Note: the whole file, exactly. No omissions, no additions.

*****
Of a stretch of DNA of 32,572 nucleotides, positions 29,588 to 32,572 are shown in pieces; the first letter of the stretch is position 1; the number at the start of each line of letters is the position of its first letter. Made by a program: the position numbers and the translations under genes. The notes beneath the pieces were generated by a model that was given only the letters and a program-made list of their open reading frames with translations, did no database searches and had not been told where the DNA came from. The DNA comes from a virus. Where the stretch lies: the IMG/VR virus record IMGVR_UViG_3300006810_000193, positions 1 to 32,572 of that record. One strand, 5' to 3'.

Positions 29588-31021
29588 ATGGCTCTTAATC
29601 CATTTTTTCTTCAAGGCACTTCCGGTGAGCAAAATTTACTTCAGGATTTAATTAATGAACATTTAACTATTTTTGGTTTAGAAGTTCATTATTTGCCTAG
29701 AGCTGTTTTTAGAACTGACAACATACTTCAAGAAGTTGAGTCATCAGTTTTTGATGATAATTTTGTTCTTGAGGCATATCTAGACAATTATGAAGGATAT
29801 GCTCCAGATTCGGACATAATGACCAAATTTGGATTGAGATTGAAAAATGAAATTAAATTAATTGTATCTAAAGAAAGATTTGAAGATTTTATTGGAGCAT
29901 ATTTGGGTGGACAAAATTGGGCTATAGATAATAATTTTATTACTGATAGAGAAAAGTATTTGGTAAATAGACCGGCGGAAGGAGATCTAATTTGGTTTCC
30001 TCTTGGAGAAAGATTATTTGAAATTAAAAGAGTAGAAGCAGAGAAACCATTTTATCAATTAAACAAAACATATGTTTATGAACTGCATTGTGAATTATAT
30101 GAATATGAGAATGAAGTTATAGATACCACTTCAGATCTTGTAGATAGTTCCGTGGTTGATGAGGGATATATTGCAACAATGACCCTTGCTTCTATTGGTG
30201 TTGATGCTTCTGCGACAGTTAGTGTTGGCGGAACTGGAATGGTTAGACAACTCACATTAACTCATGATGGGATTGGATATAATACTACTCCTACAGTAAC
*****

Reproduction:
Of a stretch of DNA of 32,572 nucleotides, positions 29,588 to 32,572 are shown in pieces; the first letter of the stretch is position 1; the number at the start of each line of letters is the position of its first letter. Made by a program: the position numbers and the translations under genes. The notes beneath the pieces were generated by a model that was given only the letters and a program-made list of their open reading frames with translations, did no database searches and had not been told where the DNA came from. The DNA comes from a virus. Where the stretch lies: the IMG/VR virus record IMGVR_UViG_3300006810_000193, positions 1 to 32,572 of that record. One strand, 5' to 3'.

Positions 29588-31021
29588 ATGGCTCTTAATC
29601 CATTTTTTCTTCAAGGCACTTCCGGTGAGCAAAATTTACTTCAGGATTTAATTAATGAACATTTAACTATTTTTGGTTTAGAAGTTCATTATTTGCCTAG
29701 AGCTGTTTTTAGAACTGACAACATACTTCAAGAAGTTGAGTCATCAGTTTTTGATGATAATTTTGTTCTTGAGGCATATCTAGACAATTATGAAGGATAT
29801 GCTCCAGATTCGGACATAATGACCAAATTTGGATTGAGATTGAAAAATGAAATTAAATTAATTGTATCTAAAGAAAGATTTGAAGATTTTATTGGAGCAT
29901 ATTTGGGTGGACAAAATTGGGCTATAGATAATAATTTTATTACTGATAGAGAAAAGTATTTGGTAAATAGACCGGCGGAAGGAGATCTAATTTGGTTTCC
30001 TCTTGGAGAAAGATTATTTGAAATTAAAAGAGTAGAAGCAGAGAAACCATTTTATCAATTAAACAAAACATATGTTTATGAACTGCATTGTGAATTATAT
30101 GAATATGAGAATGAAGTTATAGATACCACTTCAGATCTTGTAGATAGTTCCGTGGTTGATGAGGGATATATTGCAACAATGACCCTTGCTTCTATTGGTG
30201 TTGATGCTTCTGCGACAGTTAGTGTTGGCGGAACTGGAATGGTTAGACAACTCACATTAACTCATGATGGGATTGGATATAATACTACTCCTACAGTAAC